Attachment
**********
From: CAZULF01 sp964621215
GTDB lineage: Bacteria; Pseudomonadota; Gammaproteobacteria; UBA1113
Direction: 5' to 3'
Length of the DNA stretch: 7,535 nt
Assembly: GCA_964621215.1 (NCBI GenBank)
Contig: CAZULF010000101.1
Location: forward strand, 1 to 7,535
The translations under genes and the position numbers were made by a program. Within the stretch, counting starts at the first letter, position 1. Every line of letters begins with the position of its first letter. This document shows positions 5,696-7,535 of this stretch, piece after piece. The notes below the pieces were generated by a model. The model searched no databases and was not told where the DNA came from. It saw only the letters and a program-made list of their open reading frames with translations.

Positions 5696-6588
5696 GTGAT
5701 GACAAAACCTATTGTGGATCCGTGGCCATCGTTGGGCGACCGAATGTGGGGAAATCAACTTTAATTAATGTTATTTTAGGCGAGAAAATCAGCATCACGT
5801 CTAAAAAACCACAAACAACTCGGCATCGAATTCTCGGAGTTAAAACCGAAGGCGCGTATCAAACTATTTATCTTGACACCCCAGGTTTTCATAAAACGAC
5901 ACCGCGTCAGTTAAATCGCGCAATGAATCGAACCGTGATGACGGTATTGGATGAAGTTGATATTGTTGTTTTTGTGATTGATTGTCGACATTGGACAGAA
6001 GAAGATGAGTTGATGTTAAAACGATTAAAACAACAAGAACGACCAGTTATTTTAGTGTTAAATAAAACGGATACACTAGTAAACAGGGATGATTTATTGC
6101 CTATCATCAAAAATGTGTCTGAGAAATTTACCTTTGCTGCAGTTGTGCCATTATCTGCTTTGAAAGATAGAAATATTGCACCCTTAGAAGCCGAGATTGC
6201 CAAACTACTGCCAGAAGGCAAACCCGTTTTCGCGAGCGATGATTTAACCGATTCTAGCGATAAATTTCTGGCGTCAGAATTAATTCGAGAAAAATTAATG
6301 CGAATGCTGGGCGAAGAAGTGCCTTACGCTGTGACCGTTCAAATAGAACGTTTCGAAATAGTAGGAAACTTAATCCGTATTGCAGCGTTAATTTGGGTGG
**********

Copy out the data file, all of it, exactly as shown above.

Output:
From: CAZULF01 sp964621215
GTDB lineage: Bacteria; Pseudomonadota; Gammaproteobacteria; UBA1113
Direction: 5' to 3'
Length of the DNA stretch: 7,535 nt
Assembly: GCA_964621215.1 (NCBI GenBank)
Contig: CAZULF010000101.1
Location: forward strand, 1 to 7,535
The translations under genes and the position numbers were made by a program. Within the stretch, counting starts at the first letter, position 1. Every line of letters begins with the position of its first letter. This document shows positions 5,696-7,535 of this stretch, piece after piece. The notes below the pieces were generated by a model. The model searched no databases and was not told where the DNA came from. It saw only the letters and a program-made list of their open reading frames with translations.

Positions 5696-6588
5696 GTGAT
5701 GACAAAACCTATTGTGGATCCGTGGCCATCGTTGGGCGACCGAATGTGGGGAAATCAACTTTAATTAATGTTATTTTAGGCGAGAAAATCAGCATCACGT
5801 CTAAAAAACCACAAACAACTCGGCATCGAATTCTCGGAGTTAAAACCGAAGGCGCGTATCAAACTATTTATCTTGACACCCCAGGTTTTCATAAAACGAC
5901 ACCGCGTCAGTTAAATCGCGCAATGAATCGAACCGTGATGACGGTATTGGATGAAGTTGATATTGTTGTTTTTGTGATTGATTGTCGACATTGGACAGAA
6001 GAAGATGAGTTGATGTTAAAACGATTAAAACAACAAGAACGACCAGTTATTTTAGTGTTAAATAAAACGGATACACTAGTAAACAGGGATGATTTATTGC
6101 CTATCATCAAAAATGTGTCTGAGAAATTTACCTTTGCTGCAGTTGTGCCATTATCTGCTTTGAAAGATAGAAATATTGCACCCTTAGAAGCCGAGATTGC
6201 CAAACTACTGCCAGAAGGCAAACCCGTTTTCGCGAGCGATGATTTAACCGATTCTAGCGATAAATTTCTGGCGTCAGAATTAATTCGAGAAAAATTAATG
6301 CGAATGCTGGGCGAAGAAGTGCCTTACGCTGTGACCGTTCAAATAGAACGTTTCGAAATAGTAGGAAACTTAATCCGTATTGCAGCGTTAATTTGGGTGG